The gap between Republicans and Democrats has widened significantly among the ranks of county elected officials since 2004, according to NACo’s 2012 National Survey of County Elected Officials.
Fifty-two percent of those polled self-identified as Republican versus 31 percent Democrats. In 2004 and 2008 — both presidential election years — the figures were closer at about 40 percent each.
At the same time, respondents overwhelmingly (80 percent) said partisan differences in Washington are more of a problem today than in the past. However, despite county officials’ increasing division along party lines, a majority responded that partisanship among county elected officials is not a problem. Not all elected county officials are required to declare a party affiliation to run in their respective states, however, many personally identify with a party.
Sixty-six percent of respondents identified themselves as very conservative (28 percent) or conservative (38 percent), while 12 percent said they were somewhat or very liberal.
A random sample of about 500 elected county leaders was interviewed for the telephone survey June 1–18 on issues such as the economy, budgets and politics. This is NACo’s ninth such survey.
“The data this year showed that national-level partisan politics have reached the local level,” said Jacqueline Byers, NACo’s director of research. “In addition, more counties than ever before are struggling with their governmental structure as they try to adapt to their new fiscal realities.”
That adaptation includes a belief that local government should be more entrepreneurial. Two-thirds of the respondents (66 percent) said that government ought to be run like a business; 29 percent believe government’s mission makes it too different to be run in that manner. The entrepreneurial approach, perhaps not surprisingly, was much more accepted among Republicans (76 percent) than among Democrats (51 percent), but in each case, a majority favored the approach.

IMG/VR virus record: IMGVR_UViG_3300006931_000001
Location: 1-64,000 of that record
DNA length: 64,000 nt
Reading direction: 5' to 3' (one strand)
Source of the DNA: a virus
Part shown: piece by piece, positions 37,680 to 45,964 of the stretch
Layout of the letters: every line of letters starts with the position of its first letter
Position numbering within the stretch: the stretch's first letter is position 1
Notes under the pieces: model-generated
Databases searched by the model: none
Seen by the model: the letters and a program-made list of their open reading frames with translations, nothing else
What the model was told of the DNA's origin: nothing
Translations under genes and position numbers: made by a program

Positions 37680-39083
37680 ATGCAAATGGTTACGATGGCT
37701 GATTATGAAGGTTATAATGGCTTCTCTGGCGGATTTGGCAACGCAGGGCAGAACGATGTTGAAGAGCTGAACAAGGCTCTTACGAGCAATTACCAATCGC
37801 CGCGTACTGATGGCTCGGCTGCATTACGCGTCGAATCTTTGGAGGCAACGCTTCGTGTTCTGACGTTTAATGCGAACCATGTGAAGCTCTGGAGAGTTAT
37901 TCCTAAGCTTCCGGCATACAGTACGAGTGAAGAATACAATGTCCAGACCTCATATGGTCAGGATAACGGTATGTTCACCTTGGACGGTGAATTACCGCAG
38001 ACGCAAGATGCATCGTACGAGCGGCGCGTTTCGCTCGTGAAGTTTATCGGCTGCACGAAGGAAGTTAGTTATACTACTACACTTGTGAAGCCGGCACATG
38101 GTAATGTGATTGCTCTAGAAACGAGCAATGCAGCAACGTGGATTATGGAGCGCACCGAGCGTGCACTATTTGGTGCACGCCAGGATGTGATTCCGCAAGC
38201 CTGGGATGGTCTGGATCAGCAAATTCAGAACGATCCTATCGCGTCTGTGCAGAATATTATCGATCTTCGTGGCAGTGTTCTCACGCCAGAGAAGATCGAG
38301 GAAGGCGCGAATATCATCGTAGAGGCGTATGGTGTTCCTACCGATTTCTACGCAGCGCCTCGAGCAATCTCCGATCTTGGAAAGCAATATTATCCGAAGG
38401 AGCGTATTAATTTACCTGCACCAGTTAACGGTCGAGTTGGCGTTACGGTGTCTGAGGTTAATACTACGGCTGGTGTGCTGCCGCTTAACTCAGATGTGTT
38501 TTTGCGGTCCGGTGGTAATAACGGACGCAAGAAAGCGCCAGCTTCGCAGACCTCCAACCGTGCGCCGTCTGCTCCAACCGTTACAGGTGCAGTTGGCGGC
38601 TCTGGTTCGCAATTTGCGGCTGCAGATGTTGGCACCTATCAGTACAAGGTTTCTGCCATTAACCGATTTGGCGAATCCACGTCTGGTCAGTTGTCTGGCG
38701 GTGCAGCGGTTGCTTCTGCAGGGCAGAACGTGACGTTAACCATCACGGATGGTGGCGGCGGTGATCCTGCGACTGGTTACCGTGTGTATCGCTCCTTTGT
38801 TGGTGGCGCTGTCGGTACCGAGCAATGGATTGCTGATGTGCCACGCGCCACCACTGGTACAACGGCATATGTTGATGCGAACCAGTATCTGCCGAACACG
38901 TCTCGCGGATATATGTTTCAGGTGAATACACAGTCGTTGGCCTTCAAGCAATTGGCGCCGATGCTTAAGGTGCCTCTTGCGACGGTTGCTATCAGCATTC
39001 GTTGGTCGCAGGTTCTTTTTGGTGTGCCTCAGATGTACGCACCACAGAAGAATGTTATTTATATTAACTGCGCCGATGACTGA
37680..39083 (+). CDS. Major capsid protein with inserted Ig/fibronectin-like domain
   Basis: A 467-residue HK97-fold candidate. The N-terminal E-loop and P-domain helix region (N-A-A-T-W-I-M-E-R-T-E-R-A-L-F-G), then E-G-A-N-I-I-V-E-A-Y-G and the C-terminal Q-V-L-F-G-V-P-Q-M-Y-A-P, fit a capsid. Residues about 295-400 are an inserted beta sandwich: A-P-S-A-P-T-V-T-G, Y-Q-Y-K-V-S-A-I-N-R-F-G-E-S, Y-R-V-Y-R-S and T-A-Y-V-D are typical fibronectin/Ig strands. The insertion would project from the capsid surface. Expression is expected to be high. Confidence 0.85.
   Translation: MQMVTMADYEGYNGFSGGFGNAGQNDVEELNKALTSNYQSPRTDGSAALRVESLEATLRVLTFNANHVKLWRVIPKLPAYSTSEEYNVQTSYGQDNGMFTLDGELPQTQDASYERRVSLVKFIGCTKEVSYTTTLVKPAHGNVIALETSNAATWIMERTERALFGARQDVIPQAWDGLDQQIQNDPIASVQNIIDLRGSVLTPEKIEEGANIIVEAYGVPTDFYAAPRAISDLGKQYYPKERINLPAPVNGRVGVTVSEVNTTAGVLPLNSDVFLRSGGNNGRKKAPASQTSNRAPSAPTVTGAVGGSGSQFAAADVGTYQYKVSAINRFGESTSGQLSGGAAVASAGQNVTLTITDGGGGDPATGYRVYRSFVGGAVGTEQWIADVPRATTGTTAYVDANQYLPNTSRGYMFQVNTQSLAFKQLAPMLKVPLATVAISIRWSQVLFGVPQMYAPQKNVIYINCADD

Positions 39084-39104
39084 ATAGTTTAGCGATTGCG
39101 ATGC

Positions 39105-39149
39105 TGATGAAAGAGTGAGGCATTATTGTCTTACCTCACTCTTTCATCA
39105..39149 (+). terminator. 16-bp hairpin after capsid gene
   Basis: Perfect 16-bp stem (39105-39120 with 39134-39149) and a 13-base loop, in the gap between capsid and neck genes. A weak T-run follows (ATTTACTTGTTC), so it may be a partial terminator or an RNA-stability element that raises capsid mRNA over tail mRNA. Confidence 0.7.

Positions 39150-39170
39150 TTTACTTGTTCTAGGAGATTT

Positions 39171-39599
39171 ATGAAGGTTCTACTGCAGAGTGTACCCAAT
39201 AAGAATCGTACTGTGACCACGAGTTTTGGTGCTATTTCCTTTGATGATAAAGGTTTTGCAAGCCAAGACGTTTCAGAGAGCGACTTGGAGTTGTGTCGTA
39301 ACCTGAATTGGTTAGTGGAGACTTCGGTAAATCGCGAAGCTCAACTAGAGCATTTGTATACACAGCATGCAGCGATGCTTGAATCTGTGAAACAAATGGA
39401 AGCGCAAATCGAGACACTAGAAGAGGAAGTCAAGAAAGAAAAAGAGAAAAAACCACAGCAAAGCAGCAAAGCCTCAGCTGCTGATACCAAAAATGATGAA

This year, 67 percent of respondents said the nation’s politics and policies are on the wrong track, while 26 percent said things are heading in the right direction. The percentage of “wrong track” responders is at its highest since 2008, when 71 percent of those polled shared that view. Responses correlated with party affiliation; of those saying the country is on the right track, 8 percent were Republicans, 17 percent independents and 61 percent Democrats.
County elected officials see the economy and joblessness as the most important problems facing the nation today, with concerns about the federal government’s ability to function effectively close behind.
Fifty-four percent of those polled this year referenced the economy, jobs or the recession in response to an open-ended question about the most important problem facing the United States today. Concern about these issues was strongest in the South (61 percent). Thirty-four percent of those responding said federal government ineffectiveness was the biggest problem.
As county spending has contracted during the recession and recovery, officials were asked whether cuts they have made are permanent; 47 percent believe they are. Those surveyed also were asked whether these cuts “ought” to be permanent: 42 percent said “yes,” while 44 percent replied that the cuts ought to be restored.
Views of the national economy are largely unchanged since 2009; in the most recent survey, 89 percent rated the economy as fair or poor. However, views of the local economy have steadily improved over the past two years with 43 percent rating it excellent (5 percent) or good (38 percent). Counties’ assessments of their fiscal health are at their highest since 2006. On a scale of 1 to 10, county elected officials rated their fiscal health at 6.7 on average. In 2011, it was 6.4.
Fifty-two percent of respondents believe that counties are likely to move toward a fee-for-services model of financing; while 48 percent find this to be an inappropriate model for funding county services. Another option for counties to provide services is by contracting with the private sector. Two-thirds of county elected officials (66 percent) favor contracting with private firms to deliver county services; 26 percent oppose such contracts.
Fifty-one percent of respondents said that they are not too concerned (35 percent) or not concerned at all (16 percent) about their county’s ability to replace the skills of retiring county employees. Representatives from smaller counties expressed a slightly higher level of concern about replacing skilled workers than did those from larger counties.
Forty-one percent of county elected officials believe that their constituents understand very little about county government, and they give public schools poor marks for educating students about civics and the role of local government.
On the whole, county commissioners are getting younger; this year the average age of respondents was 60 compared to 62 in 2011. Among other statistics, the 2012 survey found that respondents were 89 percent white, 7 percent black, 2.4 percent Hispanic, 1 percent Asian and 3 percent other. Eighty-eight percent of respondents were male and 12 percent female.
The county elected officials in the 2012 survey have worked in county government, in some capacity, an average of 12 years. They have been in their current role for just over 8 years on average, although a plurality (41 percent) has served less than 5 years.